Amharic Language

Amharic is an Afroasiatic language of the Semitic branch and is a member of the Ethiosemitic group. It is spoken as a mother tongue by the Amhara, and other populations residing in major cities and towns of Ethiopia. The language serves as the official working language of Ethiopia, and is also the official or working language of several of the states within the federal system. With approximately 22 million speakers as of 2007, Amharic is the second-most commonly spoken Semitic language in the world after Arabic.

Amharic is written left-to-right using a script that grew out of the Ge'ez abugida – called, in the Ethiopian Semitic languages, fidel ("writing system", "letter", or "character") and abugida (from the first four Ethiopic letters, which gave rise to the modern linguistic term abugida).

It has been the working language of courts, language of trade and everyday communications, the military, and the Ethiopian Orthodox Tewahedo Church since the late 12th century and remains the official language of Ethiopia today. As of the 2007 census, Amharic is spoken by 21.6 million native speakers in Ethiopia and 4 million secondary speakers in Ethiopia. Additionally, 3 million emigrants outside of Ethiopia speak the language. Most of the Ethiopian Jewish communities in Ethiopia and Israel speak Amharic. In Washington DC, Amharic became one of the six non-English languages in the Language Access Act of 2004, which allows government services and education in Amharic. Furthermore, Amharic is considered a holy language by the Rastafari religion and is widely used among its followers worldwide. It is the most widely spoken language in the Horn of Africa.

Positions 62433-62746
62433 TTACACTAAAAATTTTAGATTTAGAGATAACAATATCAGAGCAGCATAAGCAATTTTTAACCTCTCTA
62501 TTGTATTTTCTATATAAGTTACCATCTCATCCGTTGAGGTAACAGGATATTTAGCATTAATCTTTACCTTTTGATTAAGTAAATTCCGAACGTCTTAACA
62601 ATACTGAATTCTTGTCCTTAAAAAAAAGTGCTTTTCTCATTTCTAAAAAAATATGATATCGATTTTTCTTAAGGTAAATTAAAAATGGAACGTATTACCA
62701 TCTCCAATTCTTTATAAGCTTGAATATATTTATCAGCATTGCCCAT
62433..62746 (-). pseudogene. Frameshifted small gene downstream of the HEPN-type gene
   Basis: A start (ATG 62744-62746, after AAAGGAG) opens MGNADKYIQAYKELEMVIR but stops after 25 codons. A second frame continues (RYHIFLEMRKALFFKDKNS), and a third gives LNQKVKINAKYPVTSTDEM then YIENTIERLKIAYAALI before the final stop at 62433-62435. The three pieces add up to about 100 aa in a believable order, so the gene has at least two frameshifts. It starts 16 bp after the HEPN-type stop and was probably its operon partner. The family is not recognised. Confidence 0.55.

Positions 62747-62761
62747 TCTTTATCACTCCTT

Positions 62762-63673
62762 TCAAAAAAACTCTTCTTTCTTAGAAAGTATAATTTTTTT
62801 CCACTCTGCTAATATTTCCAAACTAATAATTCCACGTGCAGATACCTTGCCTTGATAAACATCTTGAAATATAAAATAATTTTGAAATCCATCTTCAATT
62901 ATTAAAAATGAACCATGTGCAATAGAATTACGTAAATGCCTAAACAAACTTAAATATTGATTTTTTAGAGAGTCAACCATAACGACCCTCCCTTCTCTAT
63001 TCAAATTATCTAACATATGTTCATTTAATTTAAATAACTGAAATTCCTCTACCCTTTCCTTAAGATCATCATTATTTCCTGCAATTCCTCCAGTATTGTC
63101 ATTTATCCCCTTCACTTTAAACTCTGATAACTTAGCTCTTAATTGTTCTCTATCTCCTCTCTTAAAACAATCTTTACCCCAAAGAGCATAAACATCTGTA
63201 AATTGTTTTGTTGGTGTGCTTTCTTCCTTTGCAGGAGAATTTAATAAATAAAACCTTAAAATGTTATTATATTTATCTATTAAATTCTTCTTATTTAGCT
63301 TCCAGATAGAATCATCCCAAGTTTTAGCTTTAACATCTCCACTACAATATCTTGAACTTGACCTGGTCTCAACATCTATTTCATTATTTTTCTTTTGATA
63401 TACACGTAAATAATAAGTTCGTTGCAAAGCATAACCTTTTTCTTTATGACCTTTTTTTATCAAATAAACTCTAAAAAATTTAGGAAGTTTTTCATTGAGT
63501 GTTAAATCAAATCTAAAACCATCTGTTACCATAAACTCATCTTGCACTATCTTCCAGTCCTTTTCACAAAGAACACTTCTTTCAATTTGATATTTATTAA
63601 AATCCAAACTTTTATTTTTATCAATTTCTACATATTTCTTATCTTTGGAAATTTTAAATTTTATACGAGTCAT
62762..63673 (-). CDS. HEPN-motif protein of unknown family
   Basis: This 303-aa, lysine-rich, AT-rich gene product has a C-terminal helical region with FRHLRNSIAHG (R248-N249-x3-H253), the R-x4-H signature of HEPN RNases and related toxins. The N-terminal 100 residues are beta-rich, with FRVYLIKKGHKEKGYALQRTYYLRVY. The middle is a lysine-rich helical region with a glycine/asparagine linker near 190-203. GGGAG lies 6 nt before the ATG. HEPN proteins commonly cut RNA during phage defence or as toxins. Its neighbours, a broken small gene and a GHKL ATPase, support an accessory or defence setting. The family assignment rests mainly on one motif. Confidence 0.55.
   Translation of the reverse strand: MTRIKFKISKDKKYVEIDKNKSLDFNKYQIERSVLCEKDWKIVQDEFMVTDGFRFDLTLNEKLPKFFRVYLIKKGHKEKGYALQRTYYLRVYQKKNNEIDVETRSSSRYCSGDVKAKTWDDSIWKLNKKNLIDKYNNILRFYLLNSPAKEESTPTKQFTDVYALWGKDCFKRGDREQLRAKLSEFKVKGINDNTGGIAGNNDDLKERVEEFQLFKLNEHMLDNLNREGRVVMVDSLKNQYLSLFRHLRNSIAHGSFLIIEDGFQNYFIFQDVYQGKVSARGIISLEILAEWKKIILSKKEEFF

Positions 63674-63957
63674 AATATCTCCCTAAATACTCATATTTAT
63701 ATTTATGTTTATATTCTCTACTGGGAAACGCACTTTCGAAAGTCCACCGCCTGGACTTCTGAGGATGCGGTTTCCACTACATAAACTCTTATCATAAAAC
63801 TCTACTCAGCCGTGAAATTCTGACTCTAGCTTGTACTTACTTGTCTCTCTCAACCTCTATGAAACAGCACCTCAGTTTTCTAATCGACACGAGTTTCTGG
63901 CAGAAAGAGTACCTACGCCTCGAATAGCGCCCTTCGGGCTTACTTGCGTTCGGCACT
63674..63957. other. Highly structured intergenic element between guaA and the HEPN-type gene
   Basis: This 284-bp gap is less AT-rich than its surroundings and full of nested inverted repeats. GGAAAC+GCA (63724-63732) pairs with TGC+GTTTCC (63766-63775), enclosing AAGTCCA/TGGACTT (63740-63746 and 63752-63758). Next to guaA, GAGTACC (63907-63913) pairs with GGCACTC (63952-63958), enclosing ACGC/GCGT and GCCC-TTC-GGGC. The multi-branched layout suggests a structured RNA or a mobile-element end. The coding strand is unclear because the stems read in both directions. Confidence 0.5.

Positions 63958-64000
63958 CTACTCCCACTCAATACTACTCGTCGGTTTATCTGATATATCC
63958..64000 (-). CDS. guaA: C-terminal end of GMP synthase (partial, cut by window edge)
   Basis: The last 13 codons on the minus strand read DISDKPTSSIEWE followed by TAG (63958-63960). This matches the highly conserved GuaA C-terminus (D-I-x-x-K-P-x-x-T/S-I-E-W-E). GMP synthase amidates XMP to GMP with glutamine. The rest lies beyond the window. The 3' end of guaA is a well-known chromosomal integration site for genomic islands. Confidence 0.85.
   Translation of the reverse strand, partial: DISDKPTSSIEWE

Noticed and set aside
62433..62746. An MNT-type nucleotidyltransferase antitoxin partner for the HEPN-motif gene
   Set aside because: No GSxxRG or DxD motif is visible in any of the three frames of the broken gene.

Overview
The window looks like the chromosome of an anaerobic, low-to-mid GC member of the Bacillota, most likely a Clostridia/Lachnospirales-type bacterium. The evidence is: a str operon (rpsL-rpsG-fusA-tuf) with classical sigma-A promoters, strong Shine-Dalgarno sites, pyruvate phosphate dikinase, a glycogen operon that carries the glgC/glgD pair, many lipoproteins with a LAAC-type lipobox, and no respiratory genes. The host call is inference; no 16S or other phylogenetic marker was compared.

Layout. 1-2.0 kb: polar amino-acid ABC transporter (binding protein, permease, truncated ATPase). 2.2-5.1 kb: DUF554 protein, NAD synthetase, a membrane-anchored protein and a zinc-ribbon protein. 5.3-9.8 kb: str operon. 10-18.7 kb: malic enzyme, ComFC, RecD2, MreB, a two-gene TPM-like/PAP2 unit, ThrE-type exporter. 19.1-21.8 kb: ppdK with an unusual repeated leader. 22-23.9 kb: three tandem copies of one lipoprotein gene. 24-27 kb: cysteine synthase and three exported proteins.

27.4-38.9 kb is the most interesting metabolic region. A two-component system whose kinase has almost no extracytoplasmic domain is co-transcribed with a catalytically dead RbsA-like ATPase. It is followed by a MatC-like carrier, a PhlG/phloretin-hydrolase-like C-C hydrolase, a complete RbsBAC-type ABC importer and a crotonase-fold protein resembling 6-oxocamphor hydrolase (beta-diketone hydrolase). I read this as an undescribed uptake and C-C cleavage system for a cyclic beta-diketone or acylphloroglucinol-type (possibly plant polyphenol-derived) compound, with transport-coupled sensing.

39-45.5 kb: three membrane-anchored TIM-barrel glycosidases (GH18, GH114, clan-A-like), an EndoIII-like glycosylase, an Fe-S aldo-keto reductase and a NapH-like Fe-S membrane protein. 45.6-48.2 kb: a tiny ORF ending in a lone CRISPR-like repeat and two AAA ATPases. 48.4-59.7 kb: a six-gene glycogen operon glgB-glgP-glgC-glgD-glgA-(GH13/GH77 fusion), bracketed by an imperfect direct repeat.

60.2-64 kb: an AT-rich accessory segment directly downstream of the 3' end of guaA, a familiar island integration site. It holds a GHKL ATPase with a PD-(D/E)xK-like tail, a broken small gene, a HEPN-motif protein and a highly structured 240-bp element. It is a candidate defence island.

Many Rastafarians learn Amharic as a second language, as they consider it to be sacred. After Haile Selassie's 1966 visit to Jamaica, study circles in Amharic were organized in Jamaica as part of the ongoing exploration of Pan-African identity and culture. Various reggae artists in the 1970s, including Ras Michael, Lincoln Thompson and Misty-in-Roots, have sung in Amharic, thus bringing the language to a wider audience. The Abyssinians, a reggae group, have also used Amharic, most notably in the song "Satta Massagana". The title was believed to mean "give thanks"; however, this phrase means "he thanked" or "he praised", as säţţä means "he gave", and amässägänä "thanks" or "praise". The correct way to say "give thanks" in Amharic is one word, misgana. The word "satta" has become a common expression in Rastafari vocabulary meaning "to sit down and partake".

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